Concert helps Filipino impoverished eat

After a recent visit to the Philippines, Stephanie Reese of Bainbridge Island knew she had to help.

The well-known singer-actress was performing at an upscale, fancy wedding. So, they didn’t need help.

She talked to Brother Mark Purugganan of Parish of the Holy Sacrifice, who helped perform the wedding. He told her how many people are desperate for food, especially since the COVID-19 pandemic.

Reese asked him how most people were doing regarding masks and vaccinations. He kind of laughed. “No offense, but masks and vaccines — that’s a luxury afforded to countries like yours,” she quoted him as saying.

Those things cost money, and their economy is shut down. They don’t have much anyway because their jobs are low-paying, such as maids, drivers, caregivers, etc., he added.

She said they were showing up at churches in need of food. She was told it costs $2 to feed a family of four for a week. That pays for eggs and rice. “The more people give out the more show up for food,” she said.

She told Purugganan she would help. She was full of motivation and inspiration when she got back to the states. But then she felt there were too many things going on because it’s Christmas. She was going to just have her husband write a check.

But when she talked about it at church, she was told: “Are you kidding. It’s Christmas. People are in the spirit of Christmas.”

So, she decided to go ahead with her idea of having a Christmas Concert to raise money for the poor in Manila. She only had about two weeks. “I was running around like crazy,” she said.

Reese has performed at many fundraisers around the world, but this was the first time she ever put one together. She found out it’s a lot of work. Pianist Jordan Pietre had to learn 10 new songs “he’s never played before,” she said. But it was all worth it.

“It was an absolute blast,” she said. “We raised enough money we could give special Christmas Eve meals — bigger than eggs and rice.”

With the almost $5,100 raised, they plan to spend $10 per family for a meal of a can of fruit cocktail, noodles, spaghetti sauce and bread. “It sounds like very little food to us,” but to them it will be special, she said.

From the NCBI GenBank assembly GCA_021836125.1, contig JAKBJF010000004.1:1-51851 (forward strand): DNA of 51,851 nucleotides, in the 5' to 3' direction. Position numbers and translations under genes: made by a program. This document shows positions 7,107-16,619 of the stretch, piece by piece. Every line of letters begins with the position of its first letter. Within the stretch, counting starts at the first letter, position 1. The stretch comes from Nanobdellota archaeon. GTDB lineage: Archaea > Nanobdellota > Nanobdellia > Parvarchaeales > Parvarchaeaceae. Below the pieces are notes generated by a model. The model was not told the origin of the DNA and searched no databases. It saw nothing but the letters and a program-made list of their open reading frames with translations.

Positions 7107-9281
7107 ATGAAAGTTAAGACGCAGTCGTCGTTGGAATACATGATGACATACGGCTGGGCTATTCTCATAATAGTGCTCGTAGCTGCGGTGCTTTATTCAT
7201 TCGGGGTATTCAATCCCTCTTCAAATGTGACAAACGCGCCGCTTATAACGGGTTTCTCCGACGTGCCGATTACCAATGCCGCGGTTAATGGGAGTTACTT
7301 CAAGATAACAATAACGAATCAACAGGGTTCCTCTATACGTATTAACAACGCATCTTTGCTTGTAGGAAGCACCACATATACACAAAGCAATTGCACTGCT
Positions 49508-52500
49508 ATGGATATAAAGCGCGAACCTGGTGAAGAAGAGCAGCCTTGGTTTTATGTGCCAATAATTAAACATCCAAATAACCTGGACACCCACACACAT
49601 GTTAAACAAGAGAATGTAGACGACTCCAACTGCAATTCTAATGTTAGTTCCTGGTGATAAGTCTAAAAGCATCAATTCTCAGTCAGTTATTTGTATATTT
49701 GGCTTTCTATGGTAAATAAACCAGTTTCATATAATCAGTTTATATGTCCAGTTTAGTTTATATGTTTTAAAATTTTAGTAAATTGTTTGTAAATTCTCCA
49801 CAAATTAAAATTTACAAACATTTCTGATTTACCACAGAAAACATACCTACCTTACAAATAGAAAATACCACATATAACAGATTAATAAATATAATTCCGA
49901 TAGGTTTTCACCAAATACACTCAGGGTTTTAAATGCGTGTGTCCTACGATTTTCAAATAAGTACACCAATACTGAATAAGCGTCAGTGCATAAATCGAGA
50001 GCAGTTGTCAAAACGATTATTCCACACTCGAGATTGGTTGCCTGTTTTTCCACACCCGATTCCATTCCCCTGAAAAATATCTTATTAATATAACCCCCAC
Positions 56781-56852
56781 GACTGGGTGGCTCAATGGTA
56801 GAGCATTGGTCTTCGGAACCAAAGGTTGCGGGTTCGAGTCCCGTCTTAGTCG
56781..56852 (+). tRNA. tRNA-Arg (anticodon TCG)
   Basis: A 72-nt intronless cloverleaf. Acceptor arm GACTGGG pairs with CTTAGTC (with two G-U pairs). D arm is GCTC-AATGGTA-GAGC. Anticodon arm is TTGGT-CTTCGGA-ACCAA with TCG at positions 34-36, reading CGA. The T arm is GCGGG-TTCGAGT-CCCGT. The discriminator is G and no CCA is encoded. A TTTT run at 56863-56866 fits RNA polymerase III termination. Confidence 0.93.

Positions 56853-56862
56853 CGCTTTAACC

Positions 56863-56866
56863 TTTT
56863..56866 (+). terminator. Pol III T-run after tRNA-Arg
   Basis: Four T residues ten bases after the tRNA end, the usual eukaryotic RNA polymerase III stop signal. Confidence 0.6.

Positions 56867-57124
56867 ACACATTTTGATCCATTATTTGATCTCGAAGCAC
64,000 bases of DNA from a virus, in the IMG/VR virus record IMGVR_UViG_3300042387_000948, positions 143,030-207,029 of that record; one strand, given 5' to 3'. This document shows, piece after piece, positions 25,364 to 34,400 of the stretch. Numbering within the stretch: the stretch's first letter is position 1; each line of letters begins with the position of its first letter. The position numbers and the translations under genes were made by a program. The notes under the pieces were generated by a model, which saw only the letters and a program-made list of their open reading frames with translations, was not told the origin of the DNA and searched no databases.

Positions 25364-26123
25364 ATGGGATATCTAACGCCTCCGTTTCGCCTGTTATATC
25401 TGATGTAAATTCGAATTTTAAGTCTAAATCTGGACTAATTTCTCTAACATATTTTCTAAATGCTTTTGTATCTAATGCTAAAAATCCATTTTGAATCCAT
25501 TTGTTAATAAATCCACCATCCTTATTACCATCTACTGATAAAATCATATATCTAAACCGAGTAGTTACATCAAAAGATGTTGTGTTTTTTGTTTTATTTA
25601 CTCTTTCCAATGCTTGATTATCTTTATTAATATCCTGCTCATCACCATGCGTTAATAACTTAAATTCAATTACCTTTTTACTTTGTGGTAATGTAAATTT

The concert took place at Grace Church, where she and husband Matthew Coates were married a few years ago. The church has been so supportive she knew they would be “willing to help me with my project.”

About 116 people attended, with more on Zoom locally and even more from people in Manila who were being helped. “There was a whole gym of people,” she said. There was a plan for the people in Manila to sing a Christmas song at the concert, but technology didn’t allow it. However, as a backup, a video of them singing was shown instead.

Also performing at the concert were some of her church friends, along with students she teaches voice to.

The concert had a holiday theme with songs like “God Rest Ye Merry Gentlemen” and a Christmas Medley Singalong, but it also featured songs like “Hallelujah” and “Ave Maria,” along with “Bridge Over Troubled Water” and an Oldies Medley.

The name of the concert was Gift of Giving, and every artist performed something related to gifts, of things like culture, love and hope. Performing the Gift of Friendship was another well-known singer, David Tobin, a soul, jazz, gospel and rhythm and blues performer.

”Everyone cheered because my husband didn’t know about it,” Reese said about the surprise of having their best friend there.

Reese and Tobin normally are in Germany this time of year, performing at a big UNICEF concert that features artists from Broadway to London. “But they canceled our tour. Everything got shut down in Germany.”

Reese said she’s done a “ton” of concerts around the world for groups like the United Nations, World Vision and Operation Smile.

She said she really enjoyed performing, as she hasn’t been on stage in 1½ years.

“It was the first time for me performing live … I couldn’t believe how much I missed it,” she said. She also performed a solo concert at Carnegie Hall with proceeds going to the Philippines. She sang because she believed in the cause, but didn’t produce it herself.

So she was a little afraid putting on her concert at Grace Church. “I was kind of intimidated to be honest,” she said.

But with the help of many volunteers from the church and around the island, they pulled it off.

Reese said when she performs for a corporate charity it’s not as satisfying.

“It feels real seeing the direct effect of what you’ve created,” she said. “You don’t get the feeling unless you’re there doing the work.”

She said she was missing that direct connection and didn’t even know it.

Reese went to Indiana University for classical voice, but changed to Cincinnati Conservatory for Music because she wanted to do more acting. She ended up leaving school early to take the lead role in “Miss Saigon” in Germany. She had planned to return to college, but got another role in the “Hunchback of Notre Dame” and then “The King and I” in London and never looked back.

Her mom and grandmother are from the Philippines and from them she learned about family values and sacrifice. She has been there so often that she has a producer and manager and career over in Asia as well.

But since COVID, she’s been limited in her travels. So she’s gotten very involved in her church and Arts and Humanities Bainbridge.

“It’s better than living out of a suitcase,” she said.

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